Taylor has introduced a new acoustic body shape with the launch of the Grand Theater model, with the body dimensions and scale length coming somewhere between the compact GS Mini and the smallest of the guitar maker’s full-size body shapes, the Grand Concert.

Dreadnought-sized acoustics are great for their big sound, but can be a little uncomfortable to pick up and play. Yet though smaller guitars might be a better fit, that often comes at the expense of sonic presence and tone. Taylor’s master guitar designer Andy Powers decided to create a new instrument that offered the best of both worlds.

“It felt like a whole other size category was hidden from existence,” said Powers. “I wanted to make something that was big enough to sound good, yet small enough to take comfort and playability to a fun new level.”

The basic body-shape footprint might look familiar to Taylor players, as it’s borrowed from the company’s Grand Orchestra model, but in a smaller form. The GT has about the same width at the lower bout as the Grand Concert, but the body is shorter and shallower. The slender-profile neck rocks a mid-length scale of 23-1/8 inches, which places it somewhere between the GS Mini and the Grand Concert. All of which adds up to “the most comfortable playing experience offered across the entire US-made Taylor line,” according to the company.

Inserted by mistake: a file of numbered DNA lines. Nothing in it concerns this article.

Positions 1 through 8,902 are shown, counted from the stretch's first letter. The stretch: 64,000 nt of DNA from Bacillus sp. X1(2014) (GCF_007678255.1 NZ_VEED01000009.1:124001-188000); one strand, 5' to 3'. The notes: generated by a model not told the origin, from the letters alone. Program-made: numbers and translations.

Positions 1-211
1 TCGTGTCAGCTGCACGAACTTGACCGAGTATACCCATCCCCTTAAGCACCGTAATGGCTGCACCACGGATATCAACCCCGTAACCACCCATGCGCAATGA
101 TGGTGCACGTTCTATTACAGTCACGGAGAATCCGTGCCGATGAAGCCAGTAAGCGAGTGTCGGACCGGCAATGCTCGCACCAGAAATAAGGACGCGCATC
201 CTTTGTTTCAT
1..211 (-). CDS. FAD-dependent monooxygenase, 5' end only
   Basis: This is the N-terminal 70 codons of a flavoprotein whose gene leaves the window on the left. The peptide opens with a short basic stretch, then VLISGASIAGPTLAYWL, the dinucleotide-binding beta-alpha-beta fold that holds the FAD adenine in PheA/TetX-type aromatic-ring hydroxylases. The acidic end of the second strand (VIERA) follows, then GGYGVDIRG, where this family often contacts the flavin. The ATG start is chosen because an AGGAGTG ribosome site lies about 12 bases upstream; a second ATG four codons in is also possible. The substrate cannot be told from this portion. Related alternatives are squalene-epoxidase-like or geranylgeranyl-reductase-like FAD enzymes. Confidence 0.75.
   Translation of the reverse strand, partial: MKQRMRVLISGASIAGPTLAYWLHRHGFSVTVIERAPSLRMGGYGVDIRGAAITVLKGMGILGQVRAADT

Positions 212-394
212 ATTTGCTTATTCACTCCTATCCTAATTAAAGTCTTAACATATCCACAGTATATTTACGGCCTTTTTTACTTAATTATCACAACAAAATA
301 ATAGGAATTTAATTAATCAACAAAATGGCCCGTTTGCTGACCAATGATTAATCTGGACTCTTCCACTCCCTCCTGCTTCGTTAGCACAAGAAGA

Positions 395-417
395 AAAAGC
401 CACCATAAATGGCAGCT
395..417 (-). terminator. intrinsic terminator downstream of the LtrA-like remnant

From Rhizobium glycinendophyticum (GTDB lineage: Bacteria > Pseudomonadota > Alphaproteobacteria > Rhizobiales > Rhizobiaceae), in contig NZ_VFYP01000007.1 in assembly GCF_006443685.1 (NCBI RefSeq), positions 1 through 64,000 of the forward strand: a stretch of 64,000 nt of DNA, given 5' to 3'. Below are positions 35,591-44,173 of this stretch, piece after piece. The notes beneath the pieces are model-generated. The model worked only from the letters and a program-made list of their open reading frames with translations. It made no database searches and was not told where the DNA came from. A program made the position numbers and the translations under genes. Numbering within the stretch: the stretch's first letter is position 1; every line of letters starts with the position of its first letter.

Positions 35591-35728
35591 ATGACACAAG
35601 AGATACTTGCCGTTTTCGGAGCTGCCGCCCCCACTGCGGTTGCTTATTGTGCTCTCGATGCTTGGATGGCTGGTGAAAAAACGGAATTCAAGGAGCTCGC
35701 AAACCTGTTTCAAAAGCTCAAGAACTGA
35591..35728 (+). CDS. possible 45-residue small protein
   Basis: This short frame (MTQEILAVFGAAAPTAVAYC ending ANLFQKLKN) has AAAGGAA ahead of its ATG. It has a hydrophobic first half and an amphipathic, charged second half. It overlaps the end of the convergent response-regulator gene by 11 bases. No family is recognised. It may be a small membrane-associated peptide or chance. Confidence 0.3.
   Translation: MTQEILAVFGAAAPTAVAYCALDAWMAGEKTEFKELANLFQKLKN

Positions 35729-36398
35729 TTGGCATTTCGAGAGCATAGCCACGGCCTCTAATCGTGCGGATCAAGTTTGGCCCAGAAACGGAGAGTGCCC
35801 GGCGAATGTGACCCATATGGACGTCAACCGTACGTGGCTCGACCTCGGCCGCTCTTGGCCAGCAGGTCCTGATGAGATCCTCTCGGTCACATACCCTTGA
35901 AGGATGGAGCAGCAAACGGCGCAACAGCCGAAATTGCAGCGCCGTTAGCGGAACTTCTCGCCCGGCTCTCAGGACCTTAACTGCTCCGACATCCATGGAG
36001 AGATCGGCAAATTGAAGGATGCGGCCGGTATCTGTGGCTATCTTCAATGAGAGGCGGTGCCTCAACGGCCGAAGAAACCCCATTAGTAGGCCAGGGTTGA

The GT features a new C-Class bracing architecture for a warm bass, rich midrange and crisp highs
The GT features a new C-Class bracing architecture for a warm bass, rich midrange and crisp highs

Taylor Guitars

The heart of the guitar – its tone – comes courtesy of a new cantilevered/asymmetrical bracing architecture designed by Powers, which is reported to combine stiffness and flexibility “in a way that helps accentuate the lower frequencies to produce a surprisingly warm bass response for its compact dimensions.” It also results in size-defying volume, sustain and intonation.

The GT’s back and sides are made using ash trees that have been earmarked for removal from municipal areas in California, and it features a solid spruce top. That’s a combination Taylor says results in “a rich midrange response flanked by a warm low end and pristine trebles, with a wide dynamic range that responds to both a light touch and an aggressive attack.” Eucalyptus is employed for the fretboard, bridge and peghead overlay, the three-ring rosette is fashioned from koa, and the neck inlays are in acrylic.

“The GT delivers a mix of super-nimble handling and a high-performance response, and it’s been refined to the degree that it becomes incredibly fun for everyone to play,” Powers revealed. “The guitar’s comfortably compact proportions and low string tension make the GT the easiest-playing solid-wood guitar in the Taylor line – enabling longer playing sessions without hand fatigue.”

The Taylor GT is available in models with or without the company’s proprietary ES2 electronics, and comes with a starting price of US$1,399. The video below has more.

Taylor GT™ Urban Ash | Overview w/ Nicolas Veinoglou

Product page: Taylor GT

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